It might seem obvious to us, but disliking Alex Salmond or Nicola Sturgeon is not what this referendum is about. Voting ‘no’ to independence for that reason would be cutting off your nose to spite your face. For them, the Labour voter, the question ought to be whether an independent Scotland has a greater or lesser chance of applying socialist policies. That discussion would take the debate away from the apparatchiks of the Labour Party and return it to where it really matters, with the people.
    At the very least, the ‘yes’ campaign should be encouraging labour voters to ask whether or not the leaders of the ‘no’ campaign care a jot about them. For, as far as I can see, there is no evidence whatsoever that they do.

  7. Braco says:

    I agree with Douglas Clark. How can non party politicos project, what without a party superstructure, sounds like revolution? I know my strength can only be my consistant non party support of independence, but how can I deploy this effectively? I am asking for advice. I want to plan for the campaign and can’t help but believe that an informal grouping of non party indy supporters would be a great resource and source of essential support and encouragement. I am also keen to draw roots out (but not away from) the blogisphere. Maybe a regular once a month drink in a geographically reachable pub? I want to talk and argue politics of the future in a secure drunken reality. Does anyone feel the same?
    P.S. To Doug Daniel, I apologise. I have never commented before and was as disgusted by the tone that came across as you must have been, sorry.

  8. Marcia says:

    A good few years (decades) ago when I went round the doors I would get the same comment, ‘I would like Scotland to be Independent but it will never happen’. ‘I’d vote for you but you will never win many seats’ How times have changed. For some Labour voters in the early sixties, they would take a sort of pity on you and almost pat you on the head. ‘there, there’ sort of soothing comfort and even offer you a cup of tea. Once we started winning seats, the same people almost spat at you. How dare we threaten them and deprive them of their perceived right. The electorate no longer have those hang ups. The SNP can win and Labour can no longer assume seats will be totally safe bar one or two.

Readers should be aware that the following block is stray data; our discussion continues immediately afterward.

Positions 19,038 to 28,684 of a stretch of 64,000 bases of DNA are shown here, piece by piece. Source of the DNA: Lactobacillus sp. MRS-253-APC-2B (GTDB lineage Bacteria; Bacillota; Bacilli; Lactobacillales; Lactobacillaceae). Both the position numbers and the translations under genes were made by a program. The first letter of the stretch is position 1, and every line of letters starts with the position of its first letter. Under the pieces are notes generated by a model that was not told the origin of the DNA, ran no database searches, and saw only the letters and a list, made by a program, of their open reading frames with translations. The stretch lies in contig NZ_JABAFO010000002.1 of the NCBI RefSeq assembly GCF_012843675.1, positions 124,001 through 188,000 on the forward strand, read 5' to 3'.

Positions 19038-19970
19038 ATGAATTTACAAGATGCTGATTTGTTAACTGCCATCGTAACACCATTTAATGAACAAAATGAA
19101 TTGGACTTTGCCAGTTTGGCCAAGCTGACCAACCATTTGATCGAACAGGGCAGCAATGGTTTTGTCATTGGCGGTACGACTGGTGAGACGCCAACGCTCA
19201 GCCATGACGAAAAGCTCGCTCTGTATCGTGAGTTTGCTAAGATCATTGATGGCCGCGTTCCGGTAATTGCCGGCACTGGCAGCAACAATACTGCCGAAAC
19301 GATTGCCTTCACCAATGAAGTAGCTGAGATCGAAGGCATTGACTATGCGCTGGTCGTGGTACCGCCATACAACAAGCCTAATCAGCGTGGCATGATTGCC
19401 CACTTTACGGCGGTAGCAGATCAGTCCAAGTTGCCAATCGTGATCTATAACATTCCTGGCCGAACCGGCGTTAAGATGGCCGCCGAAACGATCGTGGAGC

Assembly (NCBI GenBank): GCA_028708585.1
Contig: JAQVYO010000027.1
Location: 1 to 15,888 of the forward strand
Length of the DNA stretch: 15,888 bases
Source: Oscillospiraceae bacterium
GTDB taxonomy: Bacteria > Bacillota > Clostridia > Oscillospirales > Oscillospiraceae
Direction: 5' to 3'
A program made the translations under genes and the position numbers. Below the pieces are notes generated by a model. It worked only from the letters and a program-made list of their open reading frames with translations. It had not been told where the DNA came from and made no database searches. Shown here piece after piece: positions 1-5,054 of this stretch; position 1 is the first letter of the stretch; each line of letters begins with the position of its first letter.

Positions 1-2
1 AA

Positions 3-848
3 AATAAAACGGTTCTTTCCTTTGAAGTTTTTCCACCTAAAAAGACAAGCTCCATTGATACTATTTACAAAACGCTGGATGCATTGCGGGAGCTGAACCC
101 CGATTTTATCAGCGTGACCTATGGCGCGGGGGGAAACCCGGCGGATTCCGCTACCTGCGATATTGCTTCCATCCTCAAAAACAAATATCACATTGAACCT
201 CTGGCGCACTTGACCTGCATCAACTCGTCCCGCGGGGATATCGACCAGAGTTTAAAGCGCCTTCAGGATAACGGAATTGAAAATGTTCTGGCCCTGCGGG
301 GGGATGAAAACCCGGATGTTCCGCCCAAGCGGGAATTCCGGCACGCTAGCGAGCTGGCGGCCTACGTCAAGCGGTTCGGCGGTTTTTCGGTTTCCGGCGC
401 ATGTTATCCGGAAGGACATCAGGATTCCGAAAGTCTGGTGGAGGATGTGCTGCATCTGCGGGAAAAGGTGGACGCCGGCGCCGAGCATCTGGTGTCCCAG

The referendum won’t be and should not be an SNP campaign but a Yes all party and non-party campaign.   

    There is a sizeable vote that do vote Labour and will vote Yes, there is now since 1997 a sizable section of the public who now don’t vote. From canvassing these people over the years quite a number have stated they would vote Yes in a referendum. We just need to get these people to get up and into the voting booths come referendum day and change from would to will.  It can be done.  

  9. Jeannie says:

    I’m amazed at times that so many people I speak to can’t seem to tell the difference between voting for constitutional change in a referendum and voting for a particular political party in a normal election.
      Recently, I’ve heard a few people say they won’t vote “yes” because they don’t like Alex Salmond.  They seem to find it hard to distinguish between voting for a party and voting on an issue.
    As it happens, I like Alex Salmond – but it’s clear to me that voting for independence is not the same thing as voting for the SNP.  And even if it were, Alex may be many things, but he’s not actually immortal.

  10. Betsy says:


    The Yes scotland campaign which non partisan is looking for people to start local groups and some have already been set up. It might be worth getting in touch with them

    If that’s a bit more formal than you were looking for, you could always organise a get together in a pub to chat indy over a drink or two and promote it using Gumtree, Facebook, Twitter and friendly blogs.

    If you are doing anything keep us updated.            

  11. mutterings says:

    Braco, there is in independent independence campaign, “Independence for Scotland”, which was set up months ago. Independent but big enough to be effective. The first event they are organizing is the Independence March and Rally on 22 Sep 2012. In the run-up to this event, they are touring Scotland to raise awareness for the March. For example this Saturday.